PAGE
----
To prevent counter-rotation, a circular, toothed ratchet wheel 40 surrounds mandrel 26 on frame 22. The angle of the teeth 42 in the direction of desired rotation is gently sloped. The angle of the teeth 42 in the opposite (counter-rotation) direction is steep. The underside of tape carrier 32 has a small protrusion 43 that is dimensioned to ride up the gentle slope of teeth 42 in the desired direction but is not able to overcome the steep pitch of teeth 42 in the opposite direction. This is one arrangement of parts to prevent, or limit, counter-rotation of tape roll 14. Other approaches may be used in the practice of this invention.
A cutting blade 28 is mounted on frame 22 at the forward end of dispenser 10. A user of dispenser 10 is protected from unwanted contact with cutting blade 28 by shield 30 that normally extends from frame 22 in a curved arc (See
Curvilinear shield 30 is made from a flexible material that nevertheless retains its shape when pressure on it is released, for example, polycarbonate.
When application of tape 12 on surface 20 is completed, the tape can be cut by rotating dispenser 10 as shown in
Tape dispensers are often used to seal boxes or packages.
Some portions of the exterior surface of handle 24 preferably contain an elastomeric coating 44 that assists a user in gripping the handle. Similar coatings can be used in other portions of the dispenser, for example, on the thumb hold 46 on the top of the dispenser.
Management of the loose tape end 13 after it is cut from tape applied to application surface 20 is aided by at least one pair of tabs 50 on the forward end of frame 22 near the point where shield 30 is attached to frame 22. Additional control of the loose tape end 13 can be achieved with one or more tape retention features included in shield 30. One such tape retention feature is a static strip 52 mounted on the shield 30, preferably below opening 31 in shield 30 as shown in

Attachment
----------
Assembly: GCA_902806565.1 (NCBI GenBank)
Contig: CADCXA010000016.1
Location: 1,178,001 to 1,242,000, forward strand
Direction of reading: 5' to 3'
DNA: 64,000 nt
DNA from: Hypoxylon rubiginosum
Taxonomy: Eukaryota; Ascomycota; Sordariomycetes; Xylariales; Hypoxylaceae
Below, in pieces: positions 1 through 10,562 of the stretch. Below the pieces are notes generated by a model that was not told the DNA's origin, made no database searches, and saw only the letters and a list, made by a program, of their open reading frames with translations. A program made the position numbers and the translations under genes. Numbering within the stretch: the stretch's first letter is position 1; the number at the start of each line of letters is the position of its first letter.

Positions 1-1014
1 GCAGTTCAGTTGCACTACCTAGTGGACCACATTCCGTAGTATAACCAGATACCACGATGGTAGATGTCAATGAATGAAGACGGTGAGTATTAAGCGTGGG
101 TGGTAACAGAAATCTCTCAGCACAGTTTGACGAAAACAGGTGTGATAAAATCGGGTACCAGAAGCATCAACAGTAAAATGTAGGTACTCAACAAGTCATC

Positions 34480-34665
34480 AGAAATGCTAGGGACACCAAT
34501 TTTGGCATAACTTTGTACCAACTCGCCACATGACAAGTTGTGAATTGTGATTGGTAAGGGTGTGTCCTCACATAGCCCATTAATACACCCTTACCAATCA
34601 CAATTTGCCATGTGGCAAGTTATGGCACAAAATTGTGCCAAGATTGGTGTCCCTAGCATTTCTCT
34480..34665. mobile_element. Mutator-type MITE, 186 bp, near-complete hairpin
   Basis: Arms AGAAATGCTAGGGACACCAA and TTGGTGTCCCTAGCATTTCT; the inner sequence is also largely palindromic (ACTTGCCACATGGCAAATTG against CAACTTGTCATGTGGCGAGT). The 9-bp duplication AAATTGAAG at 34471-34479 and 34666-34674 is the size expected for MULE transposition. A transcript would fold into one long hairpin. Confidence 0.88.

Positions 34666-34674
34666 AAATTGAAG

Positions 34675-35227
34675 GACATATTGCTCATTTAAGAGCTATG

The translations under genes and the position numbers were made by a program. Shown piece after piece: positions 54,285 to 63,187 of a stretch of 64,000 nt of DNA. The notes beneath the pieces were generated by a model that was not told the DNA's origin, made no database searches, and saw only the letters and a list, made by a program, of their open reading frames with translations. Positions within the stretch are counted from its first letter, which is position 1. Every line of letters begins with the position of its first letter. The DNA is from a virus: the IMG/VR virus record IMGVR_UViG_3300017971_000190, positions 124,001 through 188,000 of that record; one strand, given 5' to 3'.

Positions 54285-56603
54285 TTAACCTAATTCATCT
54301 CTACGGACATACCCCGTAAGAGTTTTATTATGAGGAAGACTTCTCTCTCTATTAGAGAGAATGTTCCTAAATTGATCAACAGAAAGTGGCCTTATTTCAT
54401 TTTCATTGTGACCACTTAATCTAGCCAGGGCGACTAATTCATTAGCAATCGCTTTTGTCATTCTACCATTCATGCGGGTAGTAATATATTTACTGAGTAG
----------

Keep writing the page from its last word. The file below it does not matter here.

The dispenser 10 may optionally include utility blades 58 in the handle 24 such as shown in
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|U.S. Classification||156/527, 156/577, 156/576, 156/579|
|International Classification||B65H35/00, B32B37/22|
|Cooperative Classification||Y10T156/1788, Y10T156/18, Y10T156/1793, Y10T156/1365, B65H35/0033, Y10T156/12, Y10T156/1795|
|Oct 3, 2003||AS||Assignment|
Owner name: HENKEL CONSUMER ADHESIVES, INC., OHIO
Free format text: ASSIGNMENT OF ASSIGNORS INTEREST;ASSIGNORS:WOJTKUN, THOMAS;DAUNTER, DOMINIC;THIMM, DAVID;AND OTHERS;REEL/FRAME:014549/0615;SIGNING DATES FROM 20030919 TO 20030923
|Apr 18, 2007||AS||Assignment|
Owner name: HENKEL CORPORATION, PENNSYLVANIA
Free format text: MERGER;ASSIGNOR:HENKEL CONSUMER ADHESIVES, INC.;REEL/FRAME:019171/0554
Effective date: 20061215
|Aug 28, 2007||CC||Certificate of correction|
|Jun 3, 2009||AS||Assignment|
Owner name: SHURTECH BRANDS, LLC,NORTH CAROLINA
Free format text: ASSIGNMENT OF ASSIGNORS INTEREST;ASSIGNOR:HENKEL CORPORATION;REEL/FRAME:022764/0953
Effective date: 20090529
|Aug 10, 2009||AS||Assignment|
Owner name: BANK OF AMERICA, N.A., AS COLLATERAL AGENT,ILLINOI
Free format text: SECURITY AGREEMENT;ASSIGNOR:SHURTECH BRANDS, LLC;REEL/FRAME:023065/0746
Effective date: 20090529
|Sep 16, 2010||FPAY||Fee payment|
Year of fee payment: 4
|Sep 25, 2014||FPAY||Fee payment|
Year of fee payment: 8